If you're a fan, get the Blu-rays and enjoy the audio and visual superiority.  But if you want a truly fixed version of the film, I have a recommendation: Adywan's Star Wars Episode IV: A New Hope Revisited.

Adywan's real name is Adrian Sayce (here's his Twitter).  With the help of the online community, he culled as many official and unofficial Star Wars resources as he could to make Episode IV what it should be.

Example time!  (He did loads of little things I don't want to spoil, not to mention color correction that was sorely jacked up in the 2004 DVD.  What follows are a few highlights.)

One of my favorite little touches.  In the Cantina scene, many of the aliens wore simple rubber masks.  Well, Adywan makes many of them blink, sniff, etc.  It's not distracting and you might not have even noticed if I hadn't told you.  He also makes Greedo blink, as you can see.

Oh, and Han shoots first.

Some of you might have wondered "Who is Pondo Baba?" when I dropped his name a while back.  That's Walrusman, in case you wondered.  He wore an orange jumpsuit and had flippers.  That's right.  Flippers.  So, in the film when Obi-Wan cuts his arm off, why does he have a furry hand?  I have no idea.  Also, why would Obi-Wan cut off Baba's arm when it's Dr. Evazan ("I don't like you either!") who we can see pulling a blaster?  Adywan fixes this by putting Evazan's arm on the floor and removes the blood, because, as we all know, lightsabers cauterize wounds.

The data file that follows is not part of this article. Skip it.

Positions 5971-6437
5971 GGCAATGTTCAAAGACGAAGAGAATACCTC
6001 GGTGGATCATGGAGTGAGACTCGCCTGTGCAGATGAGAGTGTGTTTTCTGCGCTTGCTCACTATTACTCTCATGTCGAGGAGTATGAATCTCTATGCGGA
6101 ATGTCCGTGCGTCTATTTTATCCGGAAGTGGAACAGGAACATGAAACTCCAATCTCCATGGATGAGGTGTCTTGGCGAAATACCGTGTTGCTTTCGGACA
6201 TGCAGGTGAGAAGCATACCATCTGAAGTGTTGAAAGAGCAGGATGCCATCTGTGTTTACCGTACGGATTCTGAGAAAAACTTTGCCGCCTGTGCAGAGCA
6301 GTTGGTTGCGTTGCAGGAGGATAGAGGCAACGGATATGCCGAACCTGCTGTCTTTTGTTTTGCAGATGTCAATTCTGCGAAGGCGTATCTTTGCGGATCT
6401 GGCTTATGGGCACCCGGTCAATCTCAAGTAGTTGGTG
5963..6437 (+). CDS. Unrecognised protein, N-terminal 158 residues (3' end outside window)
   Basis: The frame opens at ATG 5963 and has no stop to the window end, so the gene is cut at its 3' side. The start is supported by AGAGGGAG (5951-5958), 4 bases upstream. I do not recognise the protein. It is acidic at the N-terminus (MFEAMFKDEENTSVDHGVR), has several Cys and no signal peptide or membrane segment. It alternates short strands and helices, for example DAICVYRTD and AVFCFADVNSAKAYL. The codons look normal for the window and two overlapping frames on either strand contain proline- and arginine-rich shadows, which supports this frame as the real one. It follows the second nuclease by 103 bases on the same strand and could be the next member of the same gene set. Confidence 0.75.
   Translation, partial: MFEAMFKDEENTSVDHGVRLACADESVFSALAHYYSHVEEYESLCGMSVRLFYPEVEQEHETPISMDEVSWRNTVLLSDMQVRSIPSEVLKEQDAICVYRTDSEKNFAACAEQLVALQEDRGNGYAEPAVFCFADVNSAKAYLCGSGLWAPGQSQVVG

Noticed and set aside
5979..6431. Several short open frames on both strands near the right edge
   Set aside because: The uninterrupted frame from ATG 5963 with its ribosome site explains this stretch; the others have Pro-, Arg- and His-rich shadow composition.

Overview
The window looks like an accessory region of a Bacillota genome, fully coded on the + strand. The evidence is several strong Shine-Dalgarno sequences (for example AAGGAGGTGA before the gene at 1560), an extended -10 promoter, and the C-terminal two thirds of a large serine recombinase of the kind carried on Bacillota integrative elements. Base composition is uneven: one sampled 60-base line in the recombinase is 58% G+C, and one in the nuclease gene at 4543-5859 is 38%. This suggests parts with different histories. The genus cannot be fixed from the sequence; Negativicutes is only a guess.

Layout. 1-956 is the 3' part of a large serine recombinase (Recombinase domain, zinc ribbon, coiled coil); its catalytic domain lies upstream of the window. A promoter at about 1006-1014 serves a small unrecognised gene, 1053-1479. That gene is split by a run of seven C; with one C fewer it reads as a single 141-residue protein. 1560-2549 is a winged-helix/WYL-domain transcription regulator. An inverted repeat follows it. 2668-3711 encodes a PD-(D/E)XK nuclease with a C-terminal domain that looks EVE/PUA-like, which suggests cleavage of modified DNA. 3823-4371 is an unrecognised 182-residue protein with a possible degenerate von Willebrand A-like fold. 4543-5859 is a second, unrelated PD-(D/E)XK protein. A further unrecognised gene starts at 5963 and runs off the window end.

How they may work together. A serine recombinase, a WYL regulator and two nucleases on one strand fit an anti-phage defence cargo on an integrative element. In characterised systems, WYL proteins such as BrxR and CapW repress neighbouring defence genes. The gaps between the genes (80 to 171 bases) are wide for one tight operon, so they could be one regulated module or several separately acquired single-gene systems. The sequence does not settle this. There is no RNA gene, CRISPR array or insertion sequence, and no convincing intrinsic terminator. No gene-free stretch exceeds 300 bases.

Oh, look at that.  Luke's lightsaber is actually BLUE, thanks to Adywan.

Also, the scene at Kenobi's home when he is given the weapon has been re-edited and therefore fixed.  The conversation flows better and once C3PO turns himself off, he stays off.

This is one of my favorites.  The Millennium Falcon's departure from the Death Star is now more dynamic and far more exciting.  When I was watching the Blu-ray, it really stood out to me how stationary the Falcon felt and you rarely see Luke and Han's laser fire against the TIEs.  Adywan has made this a full out battle sequence and it's great.

Right after that battle, Vader tells Tarkin that the Falcon has jumped into hyperspace.  But in the very next scene, nearly static stars are all we see outside the cockpit, even though they should be in that blue tunnel we saw before.  Oh, Adywan fixed that, too?  Awesome.

See that?  Why would Lucas after three decades not fix the graphics of the Death Star in this scene or in the Rebel briefing scene?  Why would there be an outdated version of the Death Star in those databanks?  There wouldn't.  Fixed.